How To Tell If Your Website Designer Knows Nothing About SEO

Posted by Dave CollinsSEO

Choosing the right person or company to re/design your website is hideously difficult. And I’m about to make it a lot harder. Or easier. Let me explain.

Every few years the dreaded website redesign looms. We know how important it is, but we tend to put it off as long as possible. Because ultimately all we’ll have is a shiny new version of what we already have. And inevitably an enormous amount of pain is involved.

You can probably relate to the following scenario:

Step 1: You ask your peers, colleagues and friends for recommendations, but almost all of them either share their horror story or point you towards their best friend’s neighbour’s daughter’s friend.

Step 2: You go searching on Google. I won’t labour the point here – you’ve been there and done it. Eugh.

Step 3: You eventually find a company with a nice looking website (this is fairly important), impressive testimonials, slightly-above-average pricing (but you probably get what you pay for). They’re quick to respond, seem friendly and professional, and think the whole thing will probably take five to six weeks at the most.

Ten weeks later the end is nowhere near in sight, the designers are getting grouchy about your “additional demands“, and you wish you’d never started.

But at some point you’ll end up with a website that looks as good as you hoped, without having to spend too much more money, and without having lost too many years of your life to high blood pressure and teeth-grinding.

And then, at some point, someone you trust who knows what they’re talking about with SEO points out that your website is an SEO disaster.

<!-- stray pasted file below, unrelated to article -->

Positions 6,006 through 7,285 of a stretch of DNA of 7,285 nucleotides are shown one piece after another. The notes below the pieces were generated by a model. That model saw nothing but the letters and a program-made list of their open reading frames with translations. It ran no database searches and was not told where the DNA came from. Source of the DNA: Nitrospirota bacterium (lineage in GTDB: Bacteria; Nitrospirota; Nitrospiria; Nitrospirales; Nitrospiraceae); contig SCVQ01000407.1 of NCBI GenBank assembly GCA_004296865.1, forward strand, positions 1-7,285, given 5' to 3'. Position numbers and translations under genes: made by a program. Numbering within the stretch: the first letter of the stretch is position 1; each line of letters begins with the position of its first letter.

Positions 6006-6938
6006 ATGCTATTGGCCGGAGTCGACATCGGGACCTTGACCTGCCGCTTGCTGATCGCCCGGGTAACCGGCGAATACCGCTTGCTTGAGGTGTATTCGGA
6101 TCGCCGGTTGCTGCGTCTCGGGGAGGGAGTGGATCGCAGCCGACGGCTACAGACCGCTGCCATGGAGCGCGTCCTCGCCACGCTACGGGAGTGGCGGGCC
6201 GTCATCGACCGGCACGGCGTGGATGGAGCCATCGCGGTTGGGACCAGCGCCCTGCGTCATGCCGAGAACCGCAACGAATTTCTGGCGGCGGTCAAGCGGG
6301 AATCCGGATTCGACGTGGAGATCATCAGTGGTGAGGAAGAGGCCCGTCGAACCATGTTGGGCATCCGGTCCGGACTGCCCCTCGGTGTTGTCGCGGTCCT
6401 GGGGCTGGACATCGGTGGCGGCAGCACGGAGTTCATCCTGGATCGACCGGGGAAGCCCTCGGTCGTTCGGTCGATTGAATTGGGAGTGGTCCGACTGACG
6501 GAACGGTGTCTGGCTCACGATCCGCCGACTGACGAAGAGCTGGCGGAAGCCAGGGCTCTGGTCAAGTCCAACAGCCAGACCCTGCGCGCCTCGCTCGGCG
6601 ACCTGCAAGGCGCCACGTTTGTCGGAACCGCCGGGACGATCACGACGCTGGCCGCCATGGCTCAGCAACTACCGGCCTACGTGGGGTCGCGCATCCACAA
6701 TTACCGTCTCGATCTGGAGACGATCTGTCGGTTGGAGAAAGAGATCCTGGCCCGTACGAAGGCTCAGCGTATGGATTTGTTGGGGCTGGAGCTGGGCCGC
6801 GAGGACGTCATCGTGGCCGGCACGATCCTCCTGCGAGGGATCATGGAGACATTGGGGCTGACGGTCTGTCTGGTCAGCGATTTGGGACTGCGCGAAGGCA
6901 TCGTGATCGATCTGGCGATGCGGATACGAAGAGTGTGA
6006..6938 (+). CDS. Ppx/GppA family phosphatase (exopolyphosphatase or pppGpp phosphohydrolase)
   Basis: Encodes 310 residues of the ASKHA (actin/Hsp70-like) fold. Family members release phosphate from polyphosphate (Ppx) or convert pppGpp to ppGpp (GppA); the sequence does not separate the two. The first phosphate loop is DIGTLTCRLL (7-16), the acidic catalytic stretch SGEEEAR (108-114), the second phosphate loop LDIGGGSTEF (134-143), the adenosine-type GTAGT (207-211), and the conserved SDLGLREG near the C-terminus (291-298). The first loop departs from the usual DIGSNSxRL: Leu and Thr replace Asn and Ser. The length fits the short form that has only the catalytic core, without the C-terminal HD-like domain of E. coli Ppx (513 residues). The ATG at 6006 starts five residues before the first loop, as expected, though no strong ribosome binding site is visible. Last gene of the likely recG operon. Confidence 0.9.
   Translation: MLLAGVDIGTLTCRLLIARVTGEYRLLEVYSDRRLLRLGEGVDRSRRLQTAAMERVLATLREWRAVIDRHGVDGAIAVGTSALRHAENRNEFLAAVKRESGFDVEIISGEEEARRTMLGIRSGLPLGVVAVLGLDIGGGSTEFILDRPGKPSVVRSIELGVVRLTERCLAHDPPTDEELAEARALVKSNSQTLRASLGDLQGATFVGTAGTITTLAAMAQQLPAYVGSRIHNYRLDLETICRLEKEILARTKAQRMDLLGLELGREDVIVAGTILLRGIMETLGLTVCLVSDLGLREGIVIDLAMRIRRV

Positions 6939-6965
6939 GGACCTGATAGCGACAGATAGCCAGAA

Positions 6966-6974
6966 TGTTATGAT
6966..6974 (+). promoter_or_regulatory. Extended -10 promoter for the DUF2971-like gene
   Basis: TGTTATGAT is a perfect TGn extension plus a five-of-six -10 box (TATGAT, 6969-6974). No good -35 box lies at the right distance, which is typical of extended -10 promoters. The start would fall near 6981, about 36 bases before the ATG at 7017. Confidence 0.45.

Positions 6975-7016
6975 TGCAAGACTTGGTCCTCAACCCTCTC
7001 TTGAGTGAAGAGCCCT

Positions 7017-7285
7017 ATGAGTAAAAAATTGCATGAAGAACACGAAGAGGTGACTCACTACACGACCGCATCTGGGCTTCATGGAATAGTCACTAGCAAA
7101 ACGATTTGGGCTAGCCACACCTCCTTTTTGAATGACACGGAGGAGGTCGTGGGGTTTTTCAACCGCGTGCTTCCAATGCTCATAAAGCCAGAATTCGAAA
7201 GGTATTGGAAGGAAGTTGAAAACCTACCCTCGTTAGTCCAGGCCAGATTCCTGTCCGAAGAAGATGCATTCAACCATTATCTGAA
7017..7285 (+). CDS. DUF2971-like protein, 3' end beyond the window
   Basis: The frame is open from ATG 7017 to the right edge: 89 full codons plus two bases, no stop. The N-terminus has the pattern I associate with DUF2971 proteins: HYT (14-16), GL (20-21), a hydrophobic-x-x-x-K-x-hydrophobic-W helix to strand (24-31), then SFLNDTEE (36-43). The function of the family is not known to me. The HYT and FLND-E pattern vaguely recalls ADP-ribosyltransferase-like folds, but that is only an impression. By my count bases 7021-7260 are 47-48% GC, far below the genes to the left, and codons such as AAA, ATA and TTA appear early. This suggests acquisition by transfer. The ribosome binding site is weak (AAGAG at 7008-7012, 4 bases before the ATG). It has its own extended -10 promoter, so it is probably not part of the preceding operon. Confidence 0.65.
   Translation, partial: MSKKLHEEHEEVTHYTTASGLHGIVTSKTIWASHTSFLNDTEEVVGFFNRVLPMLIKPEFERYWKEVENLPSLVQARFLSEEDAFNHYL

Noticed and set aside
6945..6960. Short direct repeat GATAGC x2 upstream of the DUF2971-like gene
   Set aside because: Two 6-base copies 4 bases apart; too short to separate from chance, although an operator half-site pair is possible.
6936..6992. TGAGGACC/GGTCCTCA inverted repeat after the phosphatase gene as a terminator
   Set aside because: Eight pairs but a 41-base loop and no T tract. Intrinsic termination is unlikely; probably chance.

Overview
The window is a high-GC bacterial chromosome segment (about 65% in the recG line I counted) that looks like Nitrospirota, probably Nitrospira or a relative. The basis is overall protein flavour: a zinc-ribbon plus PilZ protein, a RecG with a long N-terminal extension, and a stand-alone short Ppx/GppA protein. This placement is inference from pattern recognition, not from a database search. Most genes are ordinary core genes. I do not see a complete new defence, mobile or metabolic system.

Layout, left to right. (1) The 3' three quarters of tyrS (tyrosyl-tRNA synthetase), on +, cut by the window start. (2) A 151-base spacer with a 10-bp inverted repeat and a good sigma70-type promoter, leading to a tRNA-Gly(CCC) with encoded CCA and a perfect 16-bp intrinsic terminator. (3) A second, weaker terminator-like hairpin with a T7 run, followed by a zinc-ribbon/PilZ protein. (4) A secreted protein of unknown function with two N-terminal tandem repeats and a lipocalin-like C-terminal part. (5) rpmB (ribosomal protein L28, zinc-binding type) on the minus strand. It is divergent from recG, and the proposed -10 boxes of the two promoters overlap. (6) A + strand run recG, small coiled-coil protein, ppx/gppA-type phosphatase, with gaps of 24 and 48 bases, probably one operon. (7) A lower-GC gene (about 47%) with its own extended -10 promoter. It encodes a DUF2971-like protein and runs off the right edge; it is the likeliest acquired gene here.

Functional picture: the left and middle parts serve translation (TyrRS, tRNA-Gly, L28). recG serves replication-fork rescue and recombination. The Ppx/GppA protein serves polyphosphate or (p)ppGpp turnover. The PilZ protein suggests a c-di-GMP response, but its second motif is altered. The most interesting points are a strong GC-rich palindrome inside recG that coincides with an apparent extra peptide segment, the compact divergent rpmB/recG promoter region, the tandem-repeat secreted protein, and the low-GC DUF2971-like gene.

But wait! Joe Friendly from Really–Cool–Websites–.com said they had an SEO team and always followed Google’s best practices, you point out desperately.

When your friendly SEO person digs a little, she finds dead links, pages without descriptions, duplicate titles, WWW and non-WWW versions of all the pages, keywords meta tags and more. She may even find content that the designer blocked from Google during the design, but then forgot to re-open. All of these are real-life examples that I’ve seen within the last three months by the way, and any SEO will know exactly what I’m talking about here.

I can’t over-stress how common this situation is. And depending on the severity of their failings, there may be no quick fix to instantly restore your website to its optimised glory.

And this will almost certainly happen to you at some point, unless you use the following guidelines.

Seriously – bookmark this page, Evernote it, print it, share it, just keep it to hand. You really don’t want to fall into this mess.

So here are my personal recommendations for some good questions, and how to rate their answers. I won’t go into why my answers are correct, you’ll just have to trust me on this!

Question 1: What will you do to help Google index and understand my content?

Good answers: clear and logical links, sitemap XML file, descriptive and informative page titles and descriptions.

Bonus points: anything to do with Google Search Console, incoming links, website auditing.

Be concerned: any mention of “Google Best Practices”, any mention of their “SEO team or experts”.